An Argument You Just Cant Win
Its a shame Van de Velde has decided to make an issue of this. Remember, he took an eminently honorable stance in granting interviews after his famous meltdown at the 1999 British Open, patiently explaining his thought processes while undergoing the self-destruction at Carnoustie, even finding the grace to mix in liberal helpings of humor.
And now ' this.
'My whole point is that if women are allowed to play in our tournaments, then reciprocity should apply, said Van de Velde. If not, I don't understand what all of this is all about. I am trying to make the point that there are more important things for our governing body to be concerned with, like searching out whether people are playing with illegal clubs or drugs.'
The issue, though, is far different from this either-or ultimatum. If everything were equal, if the same organization administered both tournaments, if one were strictly for men while the other were strictly for women, then Jean might have some basis for his actions.
The Royal and Ancient, though, administers the Open, while the British Ladies Golf Union runs the womens Open. And the R&A has decided (and this is probably getting really old by now) to open its tournament to the BEST GOLFERS AVAILABLE ' not the best MEN available.
The R&A took a stand for almost 150 years that they wanted their Open to be strictly male. And that was perfectly OK by me. But now that they have opened it up to ALL persons, then what right does anyone have to gripe?
The Womens British Open has decreed that that tournament is for women only ' a point that will be elaborated on later in this sermon. Andy Salmon, chief executive of the LGU, said: The 2006 entry form has not yet been sent out, but the 2005 entry form says that competitors must be of female gender. And we have absolutely no plans to change that.
So, Van de Veldes argument is apples and oranges, or golf balls vs. tennis balls. Somewhere here, a major deconstruct is at play.
Are we talking restrooms here ' men vs. women? Or golf tournaments? Is this an anatomy class? Or is it a sporting event?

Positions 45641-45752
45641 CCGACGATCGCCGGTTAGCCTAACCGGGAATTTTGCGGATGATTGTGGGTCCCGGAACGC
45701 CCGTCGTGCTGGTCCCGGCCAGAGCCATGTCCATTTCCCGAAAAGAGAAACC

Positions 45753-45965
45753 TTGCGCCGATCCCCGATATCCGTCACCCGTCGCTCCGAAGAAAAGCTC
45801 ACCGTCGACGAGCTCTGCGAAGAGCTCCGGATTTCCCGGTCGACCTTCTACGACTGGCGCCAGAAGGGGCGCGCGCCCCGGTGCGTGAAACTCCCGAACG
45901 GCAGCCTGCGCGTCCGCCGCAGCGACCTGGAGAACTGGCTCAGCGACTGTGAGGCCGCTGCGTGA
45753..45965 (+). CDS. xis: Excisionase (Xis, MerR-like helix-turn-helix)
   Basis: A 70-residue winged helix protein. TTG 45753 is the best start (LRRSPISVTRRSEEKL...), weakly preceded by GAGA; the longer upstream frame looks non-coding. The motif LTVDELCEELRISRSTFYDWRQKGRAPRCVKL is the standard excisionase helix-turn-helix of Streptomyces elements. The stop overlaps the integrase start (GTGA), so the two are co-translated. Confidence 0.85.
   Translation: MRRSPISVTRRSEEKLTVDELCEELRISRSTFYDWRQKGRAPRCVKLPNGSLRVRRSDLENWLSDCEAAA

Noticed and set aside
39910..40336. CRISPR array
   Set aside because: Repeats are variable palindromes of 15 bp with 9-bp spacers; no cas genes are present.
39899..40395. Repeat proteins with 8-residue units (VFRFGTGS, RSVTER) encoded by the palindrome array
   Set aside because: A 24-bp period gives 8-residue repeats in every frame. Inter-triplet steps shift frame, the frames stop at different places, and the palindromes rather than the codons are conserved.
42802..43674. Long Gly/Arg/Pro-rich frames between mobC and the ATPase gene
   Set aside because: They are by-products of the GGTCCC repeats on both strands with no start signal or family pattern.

Some people assume its as simple as this: if youre male, you play strictly with males. If youre female, you play strictly with females. Theres no mixing of the genders, in these peoples eyes.
But we arent in Saudi Arabia, despite a lot of peoples argument that its just not right. Whats not right about it, as long as the organizers of the tournament dont mind? If you want a tournament exclusively for men, start one and declare that its for men only. Undoubtedly there are many of these on the planet. It just so happens that the major championships of the PGA Tour or the European Tour dont have one.
Now ' should the opposite be true? Should men be allowed to play in a womens major? See ' that is where the breakdown of logic occurs. Men dont have a major, though the Masters, U.S. Open, British Open and PGA Championship have always been won by men. And they will be won by men for the next thousand years.
But the womens tournaments have GOT to stay women-only. If one man were allowed to play , then 100 would demand the right to play. And if 100 demanded to play, then 1,000 would demand the right to play. Why? Because any male pro would win a womens event 90 percent of the time. The event would no longer have any women competitors. There isnt a person alive who would disagree that the Creator gave men more muscular ability than women.
But thats not the case in what is commonly referred to as mens tournaments ' the PGA Tour, for example, the European Tour, etc. Women may play from time to time as sponsors give them exemptions. A woman may even qualify for an event ' or, in the case of the Open, a major. But there is no way in Hades that women are going to take over the so-called mens tours.
The point, of course, should be totally moot. A woman (women?) may decide to enter Open qualifying, but women are still a long way from making it to the first tee in Open competition. Michelle Wie (lets face it, she brought about the qualifying change) isnt about to make it through qualifying anytime soon.
But, some males ' Van de Velde? - are going to complain forever that if women are allowed to play in mens events, that men should be allowed to play in womens. And no amount of reasoning, no explanation of the rules of the British Open, is going to change that.
Now ' with all this logic, let me say this: the naysayers will still say nay. You can quote logic until you no longer can mouth the words ' you arent going to change the mind of a person whose decision is already made. Jean Van de Velde can get right in step with a lot of Average Joes from around the globe. They are going to assume that you have mens tournaments, and you have womens tournaments. Its Bathroom Politics at its zenith, and I dont care how precise the argument is, those people arent going to change.